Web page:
Changing over to a new dentist

Always make your dentist aware that you are leaving their practice and on to pastures new. Just give them a call and let them know you will not be in need of their services any more in the long-term. Just like switching to a new doctor, your records have to transfer over to the new dentist. Many dentists will take care of this for you though do check this all over in advance.

Transferring your dental records over

This is something that most people are unsure about when looking for new dentists. In this section, we shall explain everything to do with transferring your dental records. Original dental documents belong to dentists who provide dentist treatments, and not the patients.This is due to the fact that dentists have to store all their records as per the rules of their provincial dental regulatory body, which stipulate the kind of records to be kept and for how long.

After you choose a dentistry service, you can request your former dentist to transfer a copy of the records to your new dentist. This process involves signing a release form and paying administrative fees, which are part of the transfer procedures.

Getting access to your records

When looking for a new dentistry service, it is paramount to know all your rights concerning dental records. As a patient, you own all information contained in your previous patient charts. Furthermore, all the dentists you have ever visited should give you access to a copy of your complete dental record. In detail, this is one of the legal rights you have.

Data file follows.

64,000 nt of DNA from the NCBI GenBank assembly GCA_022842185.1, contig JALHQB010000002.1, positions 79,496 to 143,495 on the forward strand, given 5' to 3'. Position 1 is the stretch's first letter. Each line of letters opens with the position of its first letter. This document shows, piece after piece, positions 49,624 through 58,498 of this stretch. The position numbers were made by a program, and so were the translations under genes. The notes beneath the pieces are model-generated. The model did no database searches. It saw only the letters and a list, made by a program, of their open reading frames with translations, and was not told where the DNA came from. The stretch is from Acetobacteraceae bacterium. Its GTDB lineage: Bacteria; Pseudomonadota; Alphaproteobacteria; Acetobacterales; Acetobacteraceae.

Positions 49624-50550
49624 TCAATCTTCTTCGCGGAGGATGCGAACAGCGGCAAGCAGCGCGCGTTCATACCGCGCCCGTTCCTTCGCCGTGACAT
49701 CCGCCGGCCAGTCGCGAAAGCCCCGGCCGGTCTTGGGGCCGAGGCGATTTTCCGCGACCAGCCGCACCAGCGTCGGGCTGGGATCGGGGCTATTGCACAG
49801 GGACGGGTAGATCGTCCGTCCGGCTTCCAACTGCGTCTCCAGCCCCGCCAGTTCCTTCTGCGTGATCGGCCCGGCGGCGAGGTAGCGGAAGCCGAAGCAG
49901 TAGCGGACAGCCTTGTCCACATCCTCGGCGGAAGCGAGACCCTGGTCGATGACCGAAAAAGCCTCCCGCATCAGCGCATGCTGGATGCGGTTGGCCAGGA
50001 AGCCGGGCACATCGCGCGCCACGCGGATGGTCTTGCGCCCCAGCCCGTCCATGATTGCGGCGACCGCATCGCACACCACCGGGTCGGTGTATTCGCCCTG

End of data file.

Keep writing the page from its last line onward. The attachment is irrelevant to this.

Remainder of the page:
Additionally, the law bars dentist from withholding patients’ records even if there is money owed because of dental work rendered. This means that fee disputes and other disagreements between dentists and patients should not be grounds of withholding the transfer of, or access to, patients’ records.


There’s a “file” on you at your dentist’s office: Every visit you’ve made—from regular cleanings to major dental work—has been recorded, noted and preserved for posterity. If that gives you the shivers, it’s actually not as “Big Brother” as it sounds. In fact, it’s critical to your continuing care. A busy dental office depends on accurate records to ensure their individual patients’ treatment strategies are up to date. They also contain key information about a patient’s overall health, which might overlap into their dental care. Your records are also important if you change providers, something that ultimately happens to most of us. Your dentist may retire or relocate (or you will). Or, unfortunately, you may grow dissatisfied with your care and seek out a new dental specialist.

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